Pokémon Go: the problems with Google and the battery consumption

Pokémon Go, the application to play Pokémon on your smartphone using augmented reality, has some compatibility issues with the Google Account used to register and seems to greatly conserve the battery of the cell on which it is installed. Pokémon Go will be available in Italy on July 16, but also by us if they already speak a lot after the great success it has had in the countries where it is already available for several days. In the US, one of the few countries where it is already officially output, it is estimated to have already been downloaded nearly 8 million times. It’s free and start playing it’s easy: just sign up by creating a new Pokémon Trainer Club account or using your Google account. For several days, however, we speak of a privacy and security problem for those who register the app using their Google account from Apple devices: when you do it, Pokémon Go get full access to the many data that Google has on each user (contacts, movement, research done on Chrome, videos watched on YouTube, downloaded apps, Chrome extensions, and so on: all). It is strange that a simple app / game requests access of this type and Niantic Labs – the company that developed Pokémon Go and until 2015 was Google – said it was a mistake and that soon remedy.
Google explains what happens when you allow an app to have “full access” to your account:
The application can view and edit virtually all the information in your Google account (but can not change your password, delete the account, or pay with Google Wallet to your account). Some Google applications may have full access to the account. For example, you may notice that the Google Maps application that you’ve downloaded to your iPhone has full access to the account. This privilege “Full account access” should only be granted to applications you fully trust, and which are installed on your PC, phone or tablet. If you’ve granted full access to an app that does not feel trusted or that you do not recognize, you may want to revoke the authorization by clicking the Revoke Access. [At this link you can control which apps have access to it]
The first to speak of the issue regarding the Google Accounts of those who play Pokémon Go from iOS devices was Adam Reeve, who works for the security company Redowl and said that it is a ‘substantial safety risk’. On July 8, Reeve wrote that there was no evidence that Go Pokémon was planning “a theft of information on a global scale” and that probably it was only a “epic blunder.” Reeve added, however: “I know nothing of the safety of Niantic. I do not know how well they are able to supervise and frankly I do not trust at all. ” The Guardian wrote that Ingress, the game in augmented reality that developed before Niantic Go Pokémon, only required basic information: there are no reasons why Pokémon Go (a game with a lot of principles similar to those of Ingress) may need to more information.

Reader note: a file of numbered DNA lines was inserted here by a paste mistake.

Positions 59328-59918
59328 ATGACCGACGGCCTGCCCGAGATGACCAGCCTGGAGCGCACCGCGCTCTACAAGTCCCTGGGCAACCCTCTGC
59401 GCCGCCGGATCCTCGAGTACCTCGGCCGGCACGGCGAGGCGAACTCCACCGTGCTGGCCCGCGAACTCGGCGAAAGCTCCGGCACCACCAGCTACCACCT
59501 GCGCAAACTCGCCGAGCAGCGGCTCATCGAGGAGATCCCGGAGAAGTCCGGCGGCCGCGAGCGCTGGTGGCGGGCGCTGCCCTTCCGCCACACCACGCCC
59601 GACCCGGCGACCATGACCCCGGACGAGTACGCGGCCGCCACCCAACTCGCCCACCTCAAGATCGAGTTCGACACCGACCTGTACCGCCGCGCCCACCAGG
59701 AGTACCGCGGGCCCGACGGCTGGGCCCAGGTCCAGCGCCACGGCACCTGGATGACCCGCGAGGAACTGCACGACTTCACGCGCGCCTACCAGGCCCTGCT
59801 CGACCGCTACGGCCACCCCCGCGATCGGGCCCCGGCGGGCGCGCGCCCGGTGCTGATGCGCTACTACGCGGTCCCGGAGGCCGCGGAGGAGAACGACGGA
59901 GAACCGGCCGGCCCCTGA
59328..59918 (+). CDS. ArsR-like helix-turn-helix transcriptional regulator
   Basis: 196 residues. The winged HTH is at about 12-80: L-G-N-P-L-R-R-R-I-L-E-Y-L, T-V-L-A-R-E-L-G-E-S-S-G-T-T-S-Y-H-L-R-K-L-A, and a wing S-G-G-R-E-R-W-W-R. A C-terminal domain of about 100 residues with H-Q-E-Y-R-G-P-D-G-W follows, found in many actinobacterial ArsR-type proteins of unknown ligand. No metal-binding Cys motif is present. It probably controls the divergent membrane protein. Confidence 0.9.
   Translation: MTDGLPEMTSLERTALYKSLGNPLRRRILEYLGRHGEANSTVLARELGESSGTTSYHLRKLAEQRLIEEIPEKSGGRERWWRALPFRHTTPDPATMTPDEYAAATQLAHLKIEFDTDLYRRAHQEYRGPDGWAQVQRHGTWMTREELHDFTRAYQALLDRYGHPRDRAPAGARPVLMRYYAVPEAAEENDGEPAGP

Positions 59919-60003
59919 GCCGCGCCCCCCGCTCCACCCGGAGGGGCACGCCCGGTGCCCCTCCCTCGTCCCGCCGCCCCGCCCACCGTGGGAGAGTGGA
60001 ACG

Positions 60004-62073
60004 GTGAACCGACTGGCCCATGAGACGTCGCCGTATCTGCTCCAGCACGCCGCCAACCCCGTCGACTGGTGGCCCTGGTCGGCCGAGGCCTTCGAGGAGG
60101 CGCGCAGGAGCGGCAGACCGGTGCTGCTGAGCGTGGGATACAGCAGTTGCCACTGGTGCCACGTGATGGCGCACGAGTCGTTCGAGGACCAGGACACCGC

On 11 July Niantic explained to Mashable that it was indeed a mistake made in good faith, that Pokémon Go only accessible to the user name and email ‘and no other information has been taken or set aside. ” Niantic said it is working to solve the problem and that users will not have to do anything, just wait for the app to be updated by itself, becoming one of those who do not have full access to your Google users. In the meantime, the options are two: to wait or cancel your registration. The problem will be solved when the app officially arrive in Italy: there was talk of 15 July but it could also be a few days later.
Another Pokémon Go problem has to do with the large battery consumption: there are no clear data on how much fuel the game (if they can do different uses on different devices, with different batteries) but to get an idea Patrick Allan LifeHacker wrote that his iPhone 6s Plus – “which usually lasts about three days without needing to be loaded” – has gone from 80 to 8 per cent of battery in a few hours in which he played Pokémon Go. it’s understandable: the app uses augmented reality, and thus constantly both the camera and geolocation. Niantic has addressed the issue in a post in which he explains the solutions to some problems of the game, and wrote: “On some devices, the battery drains very quickly. We are working on a solution. ” Waiting for “a solution”, the website Daily Dot gave four straight to reduce battery consumption:
1. Go to “Settings” (Settings) and activate the option “Battery Saver” (Battery Saver)
2. Reduce the brightness of the screen
3. Download the Google maps Mintake area where you live so that GO Pokémon must not be to “look for” every time you move to a new area (back also useful in other cases)
4. Select the option for the battery saving on their smartphones

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